In fact, applying criteria of political realism to Richard America's strategy on the reparations issue, I can only assume that his idea is to stake out a sort of "pure" position, a benchmark for the achievement of real equality, at least in the economic realm. If we know how much blacks have lost, how much they are "owed" as a result of the whole racist legacy-I impute this logic to him-then we can know how to evaluate the range of social policy options available to us.
Well and good. But the downside to this approach is its potential for racial polarization and antagonism. Richard America is, I believe, wildly optimistic about the reception his proposal would receive, and about the debate that it would generate. My own guess is that it would only create fierce hostility, not only from many whites, but also from many racially defined minorities (Latinos, Asians), and even from a fair number of blacks, for it tends to assume that no mobility, no initiative, no self empowerment can occur in the black community without a massive infusion of white aid. It is the ultimate in victimology.
As an alternative, we should give up talk of reparations and try to recognize that substantial sympathy for the idea of equality does exist in the United States. This sympathy is at present rather abstract and still fissured by racism. It has also been damaged by the right-wing resurgence which, since 1980, has fought (successfully) to withdraw funding from social programs, from the cities, from what remains of the welfare state. In such a situation, the task is to forge interracial coalitions whose aim is redistribution. In particular, we should argue that the crisis of the chocolate cities now implacably affects he quality of life in the vanilla suburbs. High unemployment holds wages down; crime and endless spending to contain it force other types of social spending down; hence education, infrastructure (jobs again!), health care, and even entitlements are threatened, neglected, or ignored.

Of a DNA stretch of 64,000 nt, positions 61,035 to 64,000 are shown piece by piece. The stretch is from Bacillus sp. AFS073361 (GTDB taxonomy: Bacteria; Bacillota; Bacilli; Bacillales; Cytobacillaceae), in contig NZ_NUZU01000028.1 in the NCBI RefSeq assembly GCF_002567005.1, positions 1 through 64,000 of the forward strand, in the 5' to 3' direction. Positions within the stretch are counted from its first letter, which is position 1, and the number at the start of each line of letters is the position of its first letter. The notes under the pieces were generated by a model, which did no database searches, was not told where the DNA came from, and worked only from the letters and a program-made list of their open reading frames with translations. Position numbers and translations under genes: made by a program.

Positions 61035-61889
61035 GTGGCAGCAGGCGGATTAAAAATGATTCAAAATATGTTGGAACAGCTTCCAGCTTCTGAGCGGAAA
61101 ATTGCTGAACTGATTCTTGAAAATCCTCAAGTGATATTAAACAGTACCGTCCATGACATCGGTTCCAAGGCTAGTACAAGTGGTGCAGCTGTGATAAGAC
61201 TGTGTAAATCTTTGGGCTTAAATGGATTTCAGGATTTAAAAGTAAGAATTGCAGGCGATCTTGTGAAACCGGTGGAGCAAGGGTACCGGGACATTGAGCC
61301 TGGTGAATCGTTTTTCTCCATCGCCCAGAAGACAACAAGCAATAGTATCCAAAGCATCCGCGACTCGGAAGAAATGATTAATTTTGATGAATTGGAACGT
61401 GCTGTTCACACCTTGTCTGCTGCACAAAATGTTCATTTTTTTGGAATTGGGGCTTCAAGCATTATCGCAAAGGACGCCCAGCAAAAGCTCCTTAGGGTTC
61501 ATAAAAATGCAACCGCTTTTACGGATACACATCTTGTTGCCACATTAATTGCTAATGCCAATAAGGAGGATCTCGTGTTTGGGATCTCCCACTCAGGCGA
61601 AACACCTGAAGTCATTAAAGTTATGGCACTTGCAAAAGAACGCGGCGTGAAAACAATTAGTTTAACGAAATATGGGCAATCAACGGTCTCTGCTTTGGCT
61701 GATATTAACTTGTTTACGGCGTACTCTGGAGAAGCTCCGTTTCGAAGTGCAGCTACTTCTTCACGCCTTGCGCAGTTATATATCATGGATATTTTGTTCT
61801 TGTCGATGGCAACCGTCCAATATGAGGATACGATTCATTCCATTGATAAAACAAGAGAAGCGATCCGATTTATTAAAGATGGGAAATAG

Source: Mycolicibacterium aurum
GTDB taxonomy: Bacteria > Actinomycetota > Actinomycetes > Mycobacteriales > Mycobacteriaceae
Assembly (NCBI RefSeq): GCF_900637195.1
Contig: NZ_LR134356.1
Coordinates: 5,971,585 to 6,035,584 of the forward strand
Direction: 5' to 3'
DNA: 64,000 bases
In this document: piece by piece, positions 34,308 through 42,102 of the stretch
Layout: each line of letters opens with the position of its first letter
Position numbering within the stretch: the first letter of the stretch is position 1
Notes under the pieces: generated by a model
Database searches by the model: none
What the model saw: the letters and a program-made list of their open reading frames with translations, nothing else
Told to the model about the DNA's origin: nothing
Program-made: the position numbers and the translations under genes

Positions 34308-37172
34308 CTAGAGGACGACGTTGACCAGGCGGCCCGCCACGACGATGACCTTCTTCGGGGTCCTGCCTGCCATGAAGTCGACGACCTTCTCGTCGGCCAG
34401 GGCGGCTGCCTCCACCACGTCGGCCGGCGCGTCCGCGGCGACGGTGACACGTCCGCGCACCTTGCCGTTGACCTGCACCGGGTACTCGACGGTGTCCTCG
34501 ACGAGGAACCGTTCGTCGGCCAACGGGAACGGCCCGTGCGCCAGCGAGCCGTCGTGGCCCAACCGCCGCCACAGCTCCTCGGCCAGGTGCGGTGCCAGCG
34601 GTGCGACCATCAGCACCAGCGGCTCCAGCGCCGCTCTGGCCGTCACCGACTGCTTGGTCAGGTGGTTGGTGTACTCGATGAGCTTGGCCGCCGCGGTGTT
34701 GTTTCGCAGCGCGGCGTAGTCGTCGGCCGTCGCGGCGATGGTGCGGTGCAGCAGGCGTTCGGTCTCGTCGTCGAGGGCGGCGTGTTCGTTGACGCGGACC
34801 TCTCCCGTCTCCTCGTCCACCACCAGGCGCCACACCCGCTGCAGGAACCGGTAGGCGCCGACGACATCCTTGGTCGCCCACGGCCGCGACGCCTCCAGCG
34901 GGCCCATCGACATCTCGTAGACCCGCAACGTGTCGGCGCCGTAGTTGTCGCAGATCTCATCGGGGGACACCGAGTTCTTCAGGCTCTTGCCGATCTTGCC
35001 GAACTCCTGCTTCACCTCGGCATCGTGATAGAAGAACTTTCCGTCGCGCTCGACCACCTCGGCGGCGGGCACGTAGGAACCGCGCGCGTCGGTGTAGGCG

We should push for the kind program envisioned by various organizations and analysts (Congressional Black Caucus, Urban League, etc.) as a "Marshall Plan for the Cities" (see item, p. 141. Such a plan could potentially appeal to blacks and other racially defined minorities, as well as to whites (lots of whom still live in cities). It could garner union support, and could attract many corporate interests that are still deeply rooted in urban settings. Education, transportation, health care, housing, and job creation can all be related simultaneously to the need to address racial inequality and the need to rebuild U.S. society so that Galbraith's 1958 label "public squalor amid private opulence" would no longer apply. Such an initiative would obviously be ambitious-we would have to join Henry Gonzalez in his effort to democratize the Federal Reserve Bank, just to name one small problem-but it would, I suggest, define a practical political project that was imaginable and unifying. It would avoid the antagonisms and defeatism inherent in the demand for reparations.
Howard Winant is professor of sociology at Temple University and author of Racial Condition: Politics, Theory, Comparisons (Univ. Minn. Press, 1994) and (with Michael Omi) Racial Forma-tion in the US: From the 1960s to 1990s (Routledge, 1994).
Howard Winant is Professor of Sociology at Temple University and author of The World Is a Ghetto: Race and Democracy Since World War II (Basic Books). email@example.com